Human Resources Management
Despite the growing role of gender equity policies in industrialised world, the gender pay gap remains a well-established phenomenon, impacting the quality of organisational interrelationships between employees and employers, and depriving women of a chance to earn better wages. A variety of factors predetermines the still significant difference between the material rewards, which women and men receive for similar work. The current state of empirical research suggests that the existing difference between male and female salaries is difficult to decrease; moreover, with the growing complexity of the social and economic environments, employers and states appear unable to fight with the increasing gap between the wages which women and men earn in similar working conditions (McGregor 2008). In this situation, a detailed review of literature is needed to investigate the complexity of causes, consequences, and factors that drive or impede the development of gender wage differences in different organisational contexts.
What is gender pay gap?
The term “pay” usually includes all types of benefits, which employers provide to their employees (Cotter 2004). Regardless whether employees receive these benefits on a voluntary basis, or under contract, or whether these benefits are of material or non-material character, they should carry the same value for the same work, regardless the employee’s gender. Objectively, gender is a social construct, and in the light of the numerous discrimination policies, male and female workers should be protected from inequalities. Female and male workers should receive the same pay for the same work; nevertheless, under the impact of dramatic social shifts, researchers and business professionals have become increasingly concerned about the growing gap between female and male pays. The term “gender pay gap” or “gender wage gap” has come to symbolise the whole set of factors and notions regarding the discriminative difference in pays, which male and female workers tend to experience in their relationships with employers. The Organisation of Economic Cooperation and Development states that “gender differences in wages provide an indicator of the degree to which men and women receive similar incomes from work. The ‘gender wage gap’ is measured here as the difference between male and female median full-time earnings expressed as a percentage of male median full-time earnings” (OECD 2001). Given that literature in economics and sociology still lacks a single definition of gender pay gap, the definition provided by OECD remains the most objective and the most successful attempt to define the meaning of the pay gap in economic terms.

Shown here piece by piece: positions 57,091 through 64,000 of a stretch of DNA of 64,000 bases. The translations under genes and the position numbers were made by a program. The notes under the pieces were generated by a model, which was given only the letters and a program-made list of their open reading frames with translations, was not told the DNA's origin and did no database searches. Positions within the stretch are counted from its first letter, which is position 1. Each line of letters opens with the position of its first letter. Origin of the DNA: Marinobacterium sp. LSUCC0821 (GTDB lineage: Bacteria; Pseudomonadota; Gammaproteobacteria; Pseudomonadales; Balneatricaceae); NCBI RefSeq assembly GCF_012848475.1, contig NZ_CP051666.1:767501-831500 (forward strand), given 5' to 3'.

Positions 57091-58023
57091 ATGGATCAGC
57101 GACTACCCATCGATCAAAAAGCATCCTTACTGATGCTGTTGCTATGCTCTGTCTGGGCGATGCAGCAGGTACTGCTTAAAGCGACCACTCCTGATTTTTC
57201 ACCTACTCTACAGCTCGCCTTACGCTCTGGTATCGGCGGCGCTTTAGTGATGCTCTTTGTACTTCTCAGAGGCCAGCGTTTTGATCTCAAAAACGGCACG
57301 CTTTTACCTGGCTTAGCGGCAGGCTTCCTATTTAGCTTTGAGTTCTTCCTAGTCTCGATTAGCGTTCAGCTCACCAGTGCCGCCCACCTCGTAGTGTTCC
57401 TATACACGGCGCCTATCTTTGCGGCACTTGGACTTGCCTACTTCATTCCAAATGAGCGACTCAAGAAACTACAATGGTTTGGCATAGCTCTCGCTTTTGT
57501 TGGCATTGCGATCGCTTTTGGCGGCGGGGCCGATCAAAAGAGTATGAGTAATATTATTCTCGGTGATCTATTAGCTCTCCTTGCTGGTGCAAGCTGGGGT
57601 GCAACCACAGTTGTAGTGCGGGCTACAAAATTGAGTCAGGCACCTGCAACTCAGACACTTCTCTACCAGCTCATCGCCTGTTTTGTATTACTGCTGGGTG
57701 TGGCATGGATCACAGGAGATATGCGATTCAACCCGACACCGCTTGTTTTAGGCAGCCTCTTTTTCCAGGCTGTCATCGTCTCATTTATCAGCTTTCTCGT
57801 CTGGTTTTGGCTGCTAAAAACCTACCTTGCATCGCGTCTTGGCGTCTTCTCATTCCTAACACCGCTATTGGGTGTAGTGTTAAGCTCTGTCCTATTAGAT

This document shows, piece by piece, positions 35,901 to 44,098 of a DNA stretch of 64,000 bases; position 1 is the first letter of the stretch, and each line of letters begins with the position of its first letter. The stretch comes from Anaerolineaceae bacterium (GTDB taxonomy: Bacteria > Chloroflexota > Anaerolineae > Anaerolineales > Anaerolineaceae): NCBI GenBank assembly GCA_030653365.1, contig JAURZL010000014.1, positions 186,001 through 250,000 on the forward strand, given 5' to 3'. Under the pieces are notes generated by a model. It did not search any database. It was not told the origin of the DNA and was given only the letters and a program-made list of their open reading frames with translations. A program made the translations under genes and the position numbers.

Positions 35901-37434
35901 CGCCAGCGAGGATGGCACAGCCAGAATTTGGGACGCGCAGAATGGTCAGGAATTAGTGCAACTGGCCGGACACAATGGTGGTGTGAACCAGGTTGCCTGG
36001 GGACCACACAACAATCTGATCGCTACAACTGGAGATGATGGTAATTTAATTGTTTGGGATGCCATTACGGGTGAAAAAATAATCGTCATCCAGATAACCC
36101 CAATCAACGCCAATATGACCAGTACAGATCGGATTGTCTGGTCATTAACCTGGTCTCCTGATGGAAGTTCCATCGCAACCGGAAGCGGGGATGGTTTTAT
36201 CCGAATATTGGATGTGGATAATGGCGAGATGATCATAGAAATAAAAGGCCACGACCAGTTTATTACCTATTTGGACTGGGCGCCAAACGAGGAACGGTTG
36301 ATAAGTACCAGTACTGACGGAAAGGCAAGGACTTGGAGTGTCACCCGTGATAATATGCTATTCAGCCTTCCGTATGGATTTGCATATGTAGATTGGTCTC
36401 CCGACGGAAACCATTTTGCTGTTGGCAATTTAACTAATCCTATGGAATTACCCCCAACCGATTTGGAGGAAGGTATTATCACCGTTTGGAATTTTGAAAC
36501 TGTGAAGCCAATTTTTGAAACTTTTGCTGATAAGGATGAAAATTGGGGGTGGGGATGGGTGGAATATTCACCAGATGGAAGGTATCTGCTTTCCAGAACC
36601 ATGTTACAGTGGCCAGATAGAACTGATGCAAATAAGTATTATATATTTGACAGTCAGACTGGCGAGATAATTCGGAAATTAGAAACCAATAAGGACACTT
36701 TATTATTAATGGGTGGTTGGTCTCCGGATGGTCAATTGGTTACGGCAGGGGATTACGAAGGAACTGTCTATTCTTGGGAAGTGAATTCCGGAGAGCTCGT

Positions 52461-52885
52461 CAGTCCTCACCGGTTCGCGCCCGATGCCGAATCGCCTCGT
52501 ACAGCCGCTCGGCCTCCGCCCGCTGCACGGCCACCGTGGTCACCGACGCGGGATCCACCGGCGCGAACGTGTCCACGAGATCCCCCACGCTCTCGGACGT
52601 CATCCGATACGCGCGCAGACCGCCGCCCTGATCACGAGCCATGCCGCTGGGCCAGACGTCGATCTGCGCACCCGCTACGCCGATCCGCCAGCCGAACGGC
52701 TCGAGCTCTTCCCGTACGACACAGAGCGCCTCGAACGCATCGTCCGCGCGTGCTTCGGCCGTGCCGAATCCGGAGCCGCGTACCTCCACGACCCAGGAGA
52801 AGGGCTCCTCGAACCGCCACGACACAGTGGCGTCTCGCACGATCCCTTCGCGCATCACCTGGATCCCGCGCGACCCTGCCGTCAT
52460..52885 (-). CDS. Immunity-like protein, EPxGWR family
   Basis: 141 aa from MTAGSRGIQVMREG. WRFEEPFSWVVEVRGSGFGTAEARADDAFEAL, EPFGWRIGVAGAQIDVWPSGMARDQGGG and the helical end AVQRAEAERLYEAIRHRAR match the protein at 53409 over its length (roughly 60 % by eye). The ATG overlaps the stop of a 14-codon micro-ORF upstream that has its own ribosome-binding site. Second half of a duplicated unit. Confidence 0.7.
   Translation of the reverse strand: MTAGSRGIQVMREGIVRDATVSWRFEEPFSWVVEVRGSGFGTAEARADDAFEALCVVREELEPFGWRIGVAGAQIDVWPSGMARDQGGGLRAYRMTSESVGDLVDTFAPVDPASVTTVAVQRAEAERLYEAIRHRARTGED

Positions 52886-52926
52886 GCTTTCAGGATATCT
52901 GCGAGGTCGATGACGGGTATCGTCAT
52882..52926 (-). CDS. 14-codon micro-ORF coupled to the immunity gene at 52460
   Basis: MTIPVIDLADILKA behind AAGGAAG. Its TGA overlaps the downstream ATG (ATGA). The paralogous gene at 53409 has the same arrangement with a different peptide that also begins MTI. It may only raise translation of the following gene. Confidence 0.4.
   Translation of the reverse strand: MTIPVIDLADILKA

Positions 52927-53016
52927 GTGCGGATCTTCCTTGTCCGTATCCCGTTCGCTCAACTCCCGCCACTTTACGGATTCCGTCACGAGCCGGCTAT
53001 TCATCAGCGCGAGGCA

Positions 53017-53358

How is gender pay gap measured?
OECD (2001) suggests that the gender pay gap can be measured and reviewed through the prism of the three different factors. First, the gender pay gap can be measured with respect to work experience, firm size, economic sector, skills, and job tenure. Second, the gender wage gap can also be measured against the returns, which each of the abovementioned factors creates in relative wages. Third, the gender wage gap is frequently linked to discrimination (OECD 2001). Whether countries choose to measure the gender pay gape against the firms’ size, or relative to the extent, to which women are discriminated against, statistical research always reveals the dramatic differences in pays, which women and men in industrialised countries receive for the same work. The current state of empirical research of the gender pay gap suggests that discrimination is the major driver of differences in female and male salaries. Beyond the fact that “women’s relative pay increased from 66% in 1984 to 73% in 2003” (Annesley, Gains & Rummery 2007), there is a whole set of causes and economic and social drivers, which prevent women from making a successful and materially justified career.
Gender pay gap: the major causes
From the viewpoint of the standard neoclassical theory, the pay which workers receive for fulfilling a particular set of workplace obligations is determined by the interrelationships between the demand and supply in the labour market. A worker’s pay is usually measured against his marginal productivity (i.e., the additional value he is able to add to the firm’s output – Michie & Burchell 2003). Does that mean that women display lower levels of marginal productivity or that the patterns of labour supply and demand for women are different than those for men? In reality, to have a higher marginal productivity, workers usually require education and skills; and in this context, women are no worse than men of similar profession. “The theory of Human Capital argues that people can increase their productivity by investing in themselves” (Cotter 2004); and it is highly improbable that women are less capable or do not realise the importance of investing in their professionalism and education, as compared to men. Literature lists a whole set of factors that may be responsible for “not-decreasing” gender pay gap. These include human capital differences; part-time working; travel patterns; occupational segregation; and workplace segregation.